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Colorado Becomes the First State to Enact Comprehensive AI Legislation
Tuesday, June 4, 2024

Colorado recently became the first U.S. state to enact its own comprehensive artificial intelligence (“AI”) legislation, SB 24-205 (the “Colorado AI Act” or “Act”). The Colorado AI Act applies to all “developers” and “deployers” of “high-risk artificial intelligence systems” that do business in Colorado, without any other applicability thresholds, and aims to protect all Colorado residents, including employees. The Act, which will take effect on February 1, 2026, imposes obligations relating to transparency and preventing algorithmic discrimination, requiring differing obligations for developers and deployers. In preparation, companies doing business in Colorado should assess whether any high-risk AI systems are being developed or used or will be developed or used by the company and take appropriate action to meet the Act’s requirements.

  1. Key Definitions

The Act defines “artificial intelligence systems” or “AI systems” as any machine-based system that, for any explicit or implicit objective, infers from the inputs the system receives how to generate outputs, including content, decisions, predictions, or recommendations that can influence physical or virtual environments.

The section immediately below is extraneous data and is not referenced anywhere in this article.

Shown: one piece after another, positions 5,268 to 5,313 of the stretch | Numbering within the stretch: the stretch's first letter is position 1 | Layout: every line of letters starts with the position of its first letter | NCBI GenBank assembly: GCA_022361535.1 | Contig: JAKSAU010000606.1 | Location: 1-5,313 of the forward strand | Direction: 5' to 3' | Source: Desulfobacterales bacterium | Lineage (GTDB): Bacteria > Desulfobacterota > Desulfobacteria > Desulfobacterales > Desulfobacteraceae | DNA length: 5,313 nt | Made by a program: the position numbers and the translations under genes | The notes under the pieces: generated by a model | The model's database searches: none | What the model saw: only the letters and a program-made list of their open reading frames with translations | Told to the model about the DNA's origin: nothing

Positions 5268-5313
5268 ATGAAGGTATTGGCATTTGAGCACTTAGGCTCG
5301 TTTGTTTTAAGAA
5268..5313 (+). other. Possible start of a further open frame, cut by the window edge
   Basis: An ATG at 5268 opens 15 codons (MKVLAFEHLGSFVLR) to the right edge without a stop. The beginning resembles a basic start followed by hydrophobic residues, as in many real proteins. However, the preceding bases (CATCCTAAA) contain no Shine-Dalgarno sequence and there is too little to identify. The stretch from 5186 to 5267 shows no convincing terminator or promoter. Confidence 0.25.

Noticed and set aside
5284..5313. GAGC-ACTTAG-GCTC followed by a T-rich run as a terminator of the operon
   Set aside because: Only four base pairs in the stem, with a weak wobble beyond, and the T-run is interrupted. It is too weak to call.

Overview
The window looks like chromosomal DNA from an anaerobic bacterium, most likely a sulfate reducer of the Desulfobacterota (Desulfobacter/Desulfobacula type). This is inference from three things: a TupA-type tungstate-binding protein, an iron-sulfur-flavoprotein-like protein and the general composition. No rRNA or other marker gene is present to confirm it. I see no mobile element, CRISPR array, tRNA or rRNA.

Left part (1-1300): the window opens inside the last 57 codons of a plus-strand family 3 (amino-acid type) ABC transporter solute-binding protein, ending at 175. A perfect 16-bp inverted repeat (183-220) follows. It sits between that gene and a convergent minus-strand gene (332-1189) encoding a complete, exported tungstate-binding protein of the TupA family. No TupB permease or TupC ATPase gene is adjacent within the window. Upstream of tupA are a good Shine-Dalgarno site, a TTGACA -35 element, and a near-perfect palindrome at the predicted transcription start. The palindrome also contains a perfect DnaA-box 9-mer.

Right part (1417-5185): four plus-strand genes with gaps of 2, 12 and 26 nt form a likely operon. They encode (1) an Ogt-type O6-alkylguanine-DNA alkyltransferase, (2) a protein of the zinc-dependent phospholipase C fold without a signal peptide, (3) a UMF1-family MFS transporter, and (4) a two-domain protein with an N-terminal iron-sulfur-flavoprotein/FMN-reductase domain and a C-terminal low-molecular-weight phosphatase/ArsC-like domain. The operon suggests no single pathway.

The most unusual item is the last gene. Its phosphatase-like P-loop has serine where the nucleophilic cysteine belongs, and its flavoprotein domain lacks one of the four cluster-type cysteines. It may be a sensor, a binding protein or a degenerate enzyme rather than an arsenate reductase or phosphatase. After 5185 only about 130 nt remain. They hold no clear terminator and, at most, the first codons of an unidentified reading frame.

“High-risk artificial intelligence systems” or “high-risk AI systems” are defined as any AI system that, when deployed, makes, or is a substantial factor in making a consequential decision. High-risk AI systems exclude those that are intended to (i) perform narrow procedural tasks; or (ii) detect decision-making patterns or deviations from prior decision-making patterns and are not intended to replace or influence human assessment or review. The statute also excludes certain technologies, such as anti-fraud, anti-malware, anti-virus, firewalls, cybersecurity software, and spam filtering, when they are not a substantial factor in making consequential decisions.

“Consequential decisions” are decisions that have a material legal or similarly significant effect on the provision or denial to any Colorado resident (“consumer”) of, or the cost or terms of: (a) education enrollment or opportunity; (b) employment or employment opportunity; (c) financial or lending services; (d) essential government services; (e) healthcare services; (f) housing; (g) insurance; and (h) legal services.